Stress relief found in various forms, including music, food

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As the semester picks up, so has the level of homework assignments, tests and social obligations – and stress is often a coinciding result. But there are many ways to handle anxieties, should you so choose to slow down enough to try them.

A common and easy way to relieve stress is through exercise.

Dianna Schalles, nutritionist at Lafene Health Center, said there are multiple reasons physical activity helps manage daily stresses, including that it “stimulates brain neurotransmitters that help mediate our moods and emotions.”

She also attributed yoga as a great stress alleviator.

“Numerous studies confirm that people who do yoga feel less stressed and are better able to handle highly stressful situations,” Schalles said.

In a 2010 study by Boston University School of Medicine, published in the Journal of Alternative and Complementary Medicine, individuals were asked to participate in a one-hour yoga session while monitoring their levels of GABA (gamma aminobutryic acid), an “anti-anxiety” chemical that our brains produce naturally. Researchers found that in that one-hour period, levels of the “anti-anxiety” brain chemical increased by 27 percent.

However, yoga can also be a way to take your mind off things.

“Yoga does help relieve stress,” Kelsey Hixson-Bowles, senior in English, said. “There is a meditative component to yoga, where you practice being in the moment and not thinking about anything else. Clearing my mind like this is an escape from to-do lists and deadlines.”

Because yoga does not necessarily tire people out, Hixson-Bowles said it does more than make people relax; it helps rejuvenate them.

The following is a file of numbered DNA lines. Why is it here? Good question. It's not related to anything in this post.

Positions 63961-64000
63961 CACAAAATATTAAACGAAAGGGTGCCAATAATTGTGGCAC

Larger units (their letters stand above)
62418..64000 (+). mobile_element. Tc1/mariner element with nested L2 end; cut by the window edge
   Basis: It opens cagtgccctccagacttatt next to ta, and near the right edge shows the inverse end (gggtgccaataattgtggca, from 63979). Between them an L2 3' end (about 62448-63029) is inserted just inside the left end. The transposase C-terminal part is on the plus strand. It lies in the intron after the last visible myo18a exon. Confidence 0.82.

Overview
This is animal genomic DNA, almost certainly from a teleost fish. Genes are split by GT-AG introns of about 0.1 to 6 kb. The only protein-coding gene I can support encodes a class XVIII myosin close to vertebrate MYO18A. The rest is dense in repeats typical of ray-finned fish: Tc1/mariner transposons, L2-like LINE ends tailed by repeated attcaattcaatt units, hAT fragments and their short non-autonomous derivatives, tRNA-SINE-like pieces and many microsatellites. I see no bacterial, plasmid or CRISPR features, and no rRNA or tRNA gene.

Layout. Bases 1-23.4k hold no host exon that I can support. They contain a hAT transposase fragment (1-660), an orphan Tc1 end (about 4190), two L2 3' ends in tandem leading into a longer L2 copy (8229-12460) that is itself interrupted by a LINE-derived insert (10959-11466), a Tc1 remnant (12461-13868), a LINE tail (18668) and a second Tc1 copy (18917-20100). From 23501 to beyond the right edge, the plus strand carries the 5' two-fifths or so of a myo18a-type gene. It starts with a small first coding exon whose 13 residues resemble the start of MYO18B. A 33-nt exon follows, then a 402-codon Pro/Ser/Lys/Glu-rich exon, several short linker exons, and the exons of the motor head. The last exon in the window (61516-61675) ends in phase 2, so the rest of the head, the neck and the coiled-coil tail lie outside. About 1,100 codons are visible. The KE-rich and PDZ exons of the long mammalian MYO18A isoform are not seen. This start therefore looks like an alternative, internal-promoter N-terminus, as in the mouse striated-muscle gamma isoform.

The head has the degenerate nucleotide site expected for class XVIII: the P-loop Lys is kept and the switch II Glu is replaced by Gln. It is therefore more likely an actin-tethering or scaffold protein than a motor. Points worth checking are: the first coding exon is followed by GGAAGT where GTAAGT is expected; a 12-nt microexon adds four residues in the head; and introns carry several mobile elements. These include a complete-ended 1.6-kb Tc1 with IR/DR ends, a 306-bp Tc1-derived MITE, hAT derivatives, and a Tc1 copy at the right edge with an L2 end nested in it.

But improving your mood and reducing stress doesn’t have to rely on exercise alone. Erik Wray, senior in social work, was just introduced to a new method of stress relief that requires little movement at all.

“We had a biofeedback therapist come talk to our class [Social Work in Practice 2] about breathing techniques,” Wray said. “We tried it in class. It really works. It was cool.”

The therapist, Cheryl Harper, explained some of the techniques to students, which included belly breathing and dragon breath.

Belly breathing involves deep breaths through the stomach rather than the chest. Dragon breath is the action of letting out a big, loud sigh when breathing out.

The movements are intended to slow down breathing and clear the mind.

“They are supposed to release tension and stress,” Wray said. “Doing the belly breathing one felt funny at first but it’s easy once you get it.”

He added that he noticed the difference in his stress levels immediately.

Another method in decreasing tensions could be listening to music. According to a March 8, 2007, article “The Power of Music to Reduce Stress,” by Jane Collingwood on psychcentral.com, music reduces emotional distress and helps relieve depression – especially classical music. This is also done through music therapy. The article reported that music therapy allows people to identify their stresses by expressing them through sound.

Even something as simple as food can play a factor in reducing stress. In fact, Schalles said nothing is as effective as being conscientious of what is on your plate.

“There is no stress formula that is better than eating sensibly,” Schalles said.

She said good nutrition helps the body handle stress by improving immune function and mood, which decreases irritability. Eating well also enhances cognitive ability to work through problems.

Whether it’s breathing techniques, yoga or eating right, there are numerous ways that help kick stress out the door and replace it with relaxation.

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